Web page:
Review of “Mad God”: a side trip from a beast-making expert

You may not know Phil Tippett’s name, but you are certainly familiar with his work. For 30 years, this Oscar-winning visual effects artist has been working on passionate projects. That fans can finally see at festivals. He is a well-known creature designer who builds amazing creatures.

In movies like the Piranha, Star Wars: Return of the Jedi, RoboCop and Jurassic Park. As Hollywood moved away from the practical effects of computer graphics. Tippett has adapted, but his heart has always been towards stop-motion animation. But beware: the mad god Tippet is a dark and unknown ghost and much more that you can dream of.

While impressive in their descent, all of this style can make you want more content.

Tippett wrote and directed the Mad god and it is a violent revolt. Against Hollywood films built by his reputation. Combining stop-motion animation and breathtaking live performances.

He creates an experimental film without dialogue, without a character name and with a real plot. Thus, his directorial debut was not a narrator but a dive into the darkest recesses of his imagination.

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Our guide on this trip is a truly mysterious figure whose face is hidden behind a gas mask. No facial expression would convey his emotions at any time. Her wardrobe, a cyberpunk mix of metal, rubber and leather that covers her from head to toe. He warns us that the world around him is toxic.

Descending into a rusty diving bell, it sinks deeper and deeper. In a hellish landscape that has erupted from evil, violence, monsters and dirt. Incompatible with the unnamed hero’s heavy protective gear is his tight briefcase, which suggests he’s a man on a mission.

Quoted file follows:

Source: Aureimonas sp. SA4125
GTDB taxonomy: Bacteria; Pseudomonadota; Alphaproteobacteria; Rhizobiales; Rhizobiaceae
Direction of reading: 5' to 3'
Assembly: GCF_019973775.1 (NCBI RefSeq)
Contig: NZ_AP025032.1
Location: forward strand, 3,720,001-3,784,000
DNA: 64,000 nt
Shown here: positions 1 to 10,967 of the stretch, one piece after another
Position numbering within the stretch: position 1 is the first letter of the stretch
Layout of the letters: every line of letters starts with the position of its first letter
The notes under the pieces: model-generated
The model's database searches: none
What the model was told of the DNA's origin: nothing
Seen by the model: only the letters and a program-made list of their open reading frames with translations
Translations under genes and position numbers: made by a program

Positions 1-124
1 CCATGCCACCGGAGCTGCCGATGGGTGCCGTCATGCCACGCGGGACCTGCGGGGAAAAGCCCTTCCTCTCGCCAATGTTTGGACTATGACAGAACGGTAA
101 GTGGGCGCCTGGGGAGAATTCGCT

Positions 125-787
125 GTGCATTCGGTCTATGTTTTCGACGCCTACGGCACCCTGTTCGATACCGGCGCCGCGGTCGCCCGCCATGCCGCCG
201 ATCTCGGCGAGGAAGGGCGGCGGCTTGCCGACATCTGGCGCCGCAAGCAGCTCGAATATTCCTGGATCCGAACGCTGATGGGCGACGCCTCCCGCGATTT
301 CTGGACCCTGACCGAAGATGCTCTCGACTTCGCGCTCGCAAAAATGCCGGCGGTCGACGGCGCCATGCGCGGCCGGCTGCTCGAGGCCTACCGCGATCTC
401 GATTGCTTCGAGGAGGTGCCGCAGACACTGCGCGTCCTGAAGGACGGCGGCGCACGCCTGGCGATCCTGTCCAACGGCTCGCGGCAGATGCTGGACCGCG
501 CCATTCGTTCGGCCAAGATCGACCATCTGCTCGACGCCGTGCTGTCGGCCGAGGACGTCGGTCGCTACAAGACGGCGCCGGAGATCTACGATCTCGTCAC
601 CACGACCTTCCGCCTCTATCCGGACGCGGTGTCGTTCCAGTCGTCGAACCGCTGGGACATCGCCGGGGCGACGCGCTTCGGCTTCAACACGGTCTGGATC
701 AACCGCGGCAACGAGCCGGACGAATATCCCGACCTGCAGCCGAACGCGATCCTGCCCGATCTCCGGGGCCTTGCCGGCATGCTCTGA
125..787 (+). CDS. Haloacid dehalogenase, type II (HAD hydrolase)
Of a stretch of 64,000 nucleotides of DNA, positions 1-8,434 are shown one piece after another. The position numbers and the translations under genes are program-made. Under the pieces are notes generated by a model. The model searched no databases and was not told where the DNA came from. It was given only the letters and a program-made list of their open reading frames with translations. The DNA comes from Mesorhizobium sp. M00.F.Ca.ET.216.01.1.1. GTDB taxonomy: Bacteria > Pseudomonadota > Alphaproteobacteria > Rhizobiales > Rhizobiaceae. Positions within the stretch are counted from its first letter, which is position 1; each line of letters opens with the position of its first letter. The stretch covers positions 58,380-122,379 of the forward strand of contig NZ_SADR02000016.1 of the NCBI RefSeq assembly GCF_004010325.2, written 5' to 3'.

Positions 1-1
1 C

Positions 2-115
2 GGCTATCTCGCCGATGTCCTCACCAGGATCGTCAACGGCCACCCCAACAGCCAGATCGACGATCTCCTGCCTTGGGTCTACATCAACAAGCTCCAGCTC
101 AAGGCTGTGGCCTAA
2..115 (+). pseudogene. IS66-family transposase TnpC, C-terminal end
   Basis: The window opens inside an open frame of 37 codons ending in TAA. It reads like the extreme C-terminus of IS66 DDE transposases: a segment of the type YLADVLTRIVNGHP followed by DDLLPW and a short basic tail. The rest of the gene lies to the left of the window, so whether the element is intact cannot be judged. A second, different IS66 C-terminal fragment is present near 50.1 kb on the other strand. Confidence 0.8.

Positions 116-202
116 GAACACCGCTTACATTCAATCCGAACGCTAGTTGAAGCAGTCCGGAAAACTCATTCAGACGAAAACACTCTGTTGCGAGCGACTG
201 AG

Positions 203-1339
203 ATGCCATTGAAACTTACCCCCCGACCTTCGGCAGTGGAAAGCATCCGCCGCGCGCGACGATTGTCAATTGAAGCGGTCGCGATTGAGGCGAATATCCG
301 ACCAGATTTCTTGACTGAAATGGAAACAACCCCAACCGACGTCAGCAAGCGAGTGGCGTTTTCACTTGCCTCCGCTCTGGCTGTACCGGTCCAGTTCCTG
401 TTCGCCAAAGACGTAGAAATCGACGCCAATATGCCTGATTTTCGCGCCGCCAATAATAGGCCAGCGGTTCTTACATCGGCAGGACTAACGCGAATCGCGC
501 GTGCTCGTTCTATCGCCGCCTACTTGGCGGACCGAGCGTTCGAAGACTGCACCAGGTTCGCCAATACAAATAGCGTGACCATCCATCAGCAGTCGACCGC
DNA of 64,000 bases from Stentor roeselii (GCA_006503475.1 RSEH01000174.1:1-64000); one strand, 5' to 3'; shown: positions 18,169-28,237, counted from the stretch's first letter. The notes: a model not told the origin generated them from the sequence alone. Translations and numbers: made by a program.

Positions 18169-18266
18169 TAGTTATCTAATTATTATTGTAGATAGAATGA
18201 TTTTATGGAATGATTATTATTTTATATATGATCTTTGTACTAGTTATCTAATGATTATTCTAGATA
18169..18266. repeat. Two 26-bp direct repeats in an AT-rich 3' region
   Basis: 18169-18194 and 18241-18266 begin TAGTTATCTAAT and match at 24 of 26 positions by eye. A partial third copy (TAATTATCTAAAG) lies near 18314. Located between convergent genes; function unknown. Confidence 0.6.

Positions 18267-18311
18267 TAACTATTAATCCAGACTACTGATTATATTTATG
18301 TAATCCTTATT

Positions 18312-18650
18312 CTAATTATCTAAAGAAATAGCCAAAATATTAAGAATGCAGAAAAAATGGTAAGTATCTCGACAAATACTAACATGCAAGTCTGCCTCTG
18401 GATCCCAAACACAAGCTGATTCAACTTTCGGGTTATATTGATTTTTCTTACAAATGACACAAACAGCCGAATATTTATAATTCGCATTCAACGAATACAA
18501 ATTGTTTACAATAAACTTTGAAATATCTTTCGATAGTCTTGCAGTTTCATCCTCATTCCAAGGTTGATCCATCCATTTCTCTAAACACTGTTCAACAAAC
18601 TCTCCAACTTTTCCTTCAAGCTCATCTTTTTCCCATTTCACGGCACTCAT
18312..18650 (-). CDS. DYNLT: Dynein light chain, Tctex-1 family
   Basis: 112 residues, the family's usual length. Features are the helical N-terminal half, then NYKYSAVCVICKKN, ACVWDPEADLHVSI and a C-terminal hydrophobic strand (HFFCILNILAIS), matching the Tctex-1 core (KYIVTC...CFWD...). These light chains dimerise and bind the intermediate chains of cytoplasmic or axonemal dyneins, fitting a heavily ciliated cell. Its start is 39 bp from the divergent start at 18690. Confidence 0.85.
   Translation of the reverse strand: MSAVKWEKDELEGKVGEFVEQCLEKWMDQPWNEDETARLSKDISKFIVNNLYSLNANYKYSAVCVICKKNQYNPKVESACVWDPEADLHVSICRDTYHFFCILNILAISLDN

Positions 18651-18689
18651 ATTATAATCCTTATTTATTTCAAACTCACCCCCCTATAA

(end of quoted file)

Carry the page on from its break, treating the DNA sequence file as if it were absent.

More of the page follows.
Unfortunately, this mission went from obscure to completely insignificant in no time. From there the Mad god moves indiscriminately in the world of horror.

A tangle of vignettes shows brief but brutal glimpses of an empty narrative world brimming with detail. Scenes of domestic massacres take place in Wayang Kulit. The reckless food chain is opened up by creatures. Who seem to have escaped from a completely different genre film to become flesh.

The monsters were filled with throbbing boils, sagging breasts and bulging buttocks. In general, this miserable world seems to be inhabited by all the fanciful sketches. That a studio director has never dismissed or deemed too shocking for a mass film audience.

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Mad God is a feast for the eyes, but rotten.

The surface shines with mud. The creatures had short, straight, unwashed hair. Blood and blood did not fall in a jet but in a spectacular explosion. This harsh world is so layered with texture that you crave it. You can stretch it out and run your fingers through it. Even with such a dirty and unwanted production design (also from Tippett), who would?

While intentionally disgusting, the animation inside is a beautiful celebration of the traffic stop. Tippett and his team skillfully apply the physical characteristics of these creatures. Whether it’s pulling, rushing or sliding, everyone feels a heaviness in their movement. Which makes even the most surreal animals feel real on screen. So much so that if a realistic actor sneaks into the mix. You can check if they are humans or puppets.

This disgusting visual chaos is amplified by a disturbing sound design. None of the characters speak in the traditional sense. Many will cry, gasp, ring the doorbell or court. Most of the soundscape is hoarse or wild.

However, given the hellish backdrop, a baby’s repeated crunches and screams can be the most haunting sound. Meanwhile, the swollen score resembles a tear from an 80s horror movie. Where the choir sings strangely. While the piano and percussion beat in a menacing frenzy. It all ended with a fuel line worthy of a nightmare.

The goal is to repel the mad God.

Tippett bragged about the outings at the premiere, where viewers complained that the film gave them “a scare attack.” But what is the message of his masterpiece? I’m not sure he did. Mad god is less interested in inconsistency than in experience.

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What you bring back from this swamp of slaughter and creation is up to you. Tippett seems happy to throw his subconscious on the screen and call it a day. As much as it is worth it, in the same interview he suggested that certain substances might help him get his waves. “I would recommend taking a tire, smoking weed. Drink a bottle of wine. or carry a bag of vomit. to watch it.

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About Monty S. Maynard

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